April 2010

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Special Feature

by M.D. NEELY

Overseas Video Production: 101

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have filmed some amazing stories in my role as Video Director with the international ministry Christ in Youth. Many people I talk to are interested in filming on their church mission trips and ask for my advice. Most questions deal with equipment. I’m often asked “What camera should I use to shoot?” or “What microphone should I take?” The equipment I choose for shooting overseas is much like the equipment I choose for domestic shooting…it is important, but there are other priorities. To help you increase the production value of your mission’s video with little-to-no cost I have put together a “Top 5” list of solutions for you and your church or ministry. These are not necessarily in order of importance and what they require of you will obviously vary depending on your specific situation. 5. Use a Tripod. One of the trademarks of a poorly produced video of any kind is shaky, unwatchable camera work. This will be the easiest way to increase your production value. Invest in a good tripod, because they don’t get upgraded like cameras and computers, and you’ll always need one. There are obviously going to be times when shooting with a tripod is impractical for various reasons. Shoot handheld, but do your absolute best to hold the camera as stable as possible. Establish your scene with a wide exterior pan of your location. Boom! Instant production value! 4. Have a Plan--but be ready to change it. My favorite professor in film school always said, “Movies are made in preproduction.” I always thought that was relegated to narrative filmmaking, with a script and actors. What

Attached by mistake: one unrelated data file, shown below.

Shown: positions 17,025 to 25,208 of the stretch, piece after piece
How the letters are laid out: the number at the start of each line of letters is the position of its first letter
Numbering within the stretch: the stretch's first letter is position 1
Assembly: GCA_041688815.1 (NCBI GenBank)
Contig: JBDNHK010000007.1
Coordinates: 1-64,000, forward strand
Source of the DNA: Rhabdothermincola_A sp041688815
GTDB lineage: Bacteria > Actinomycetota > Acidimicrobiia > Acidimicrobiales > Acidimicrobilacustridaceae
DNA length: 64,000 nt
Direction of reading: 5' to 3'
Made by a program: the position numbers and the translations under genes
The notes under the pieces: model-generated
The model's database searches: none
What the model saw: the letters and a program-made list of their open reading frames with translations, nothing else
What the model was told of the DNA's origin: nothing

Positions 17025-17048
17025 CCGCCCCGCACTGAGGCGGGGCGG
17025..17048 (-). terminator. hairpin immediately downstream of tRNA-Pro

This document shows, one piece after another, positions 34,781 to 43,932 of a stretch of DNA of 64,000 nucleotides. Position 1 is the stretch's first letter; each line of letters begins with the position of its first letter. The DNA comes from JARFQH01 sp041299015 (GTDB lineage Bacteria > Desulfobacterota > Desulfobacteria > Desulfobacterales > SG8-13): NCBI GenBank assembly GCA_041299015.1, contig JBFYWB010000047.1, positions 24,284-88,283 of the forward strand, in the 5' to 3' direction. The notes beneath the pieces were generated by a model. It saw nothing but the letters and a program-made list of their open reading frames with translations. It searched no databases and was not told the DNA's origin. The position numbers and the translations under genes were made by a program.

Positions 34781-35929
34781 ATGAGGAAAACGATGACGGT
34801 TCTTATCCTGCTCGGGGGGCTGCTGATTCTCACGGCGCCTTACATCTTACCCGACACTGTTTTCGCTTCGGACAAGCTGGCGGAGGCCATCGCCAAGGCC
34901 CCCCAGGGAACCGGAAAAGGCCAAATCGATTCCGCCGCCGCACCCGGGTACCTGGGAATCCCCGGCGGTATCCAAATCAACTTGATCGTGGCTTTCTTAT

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I have found is that it translates very well into documentary filmmaking too. The key difference that I find in documentary filmmaking, is things are more apt to change. And they change more dramatically because there are so many variables involved with shooting in a foreign country. This is ok if you have a plan. You should go in with a clear goal of how you are going to tell the story, who you want to talk to, where you want to go, and what is the ultimate message you’re trying to convey. However, I have found time and time again that God often intervenes, either while filming, traveling, editing or somewhere in between and you need to be willing to embrace a change from the original plan rather than fight it. 3. Tell a Story. One of the things that hurts missions videos the most is there is no story. Clips are April 2010

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Special Feature

by M.D. NEELY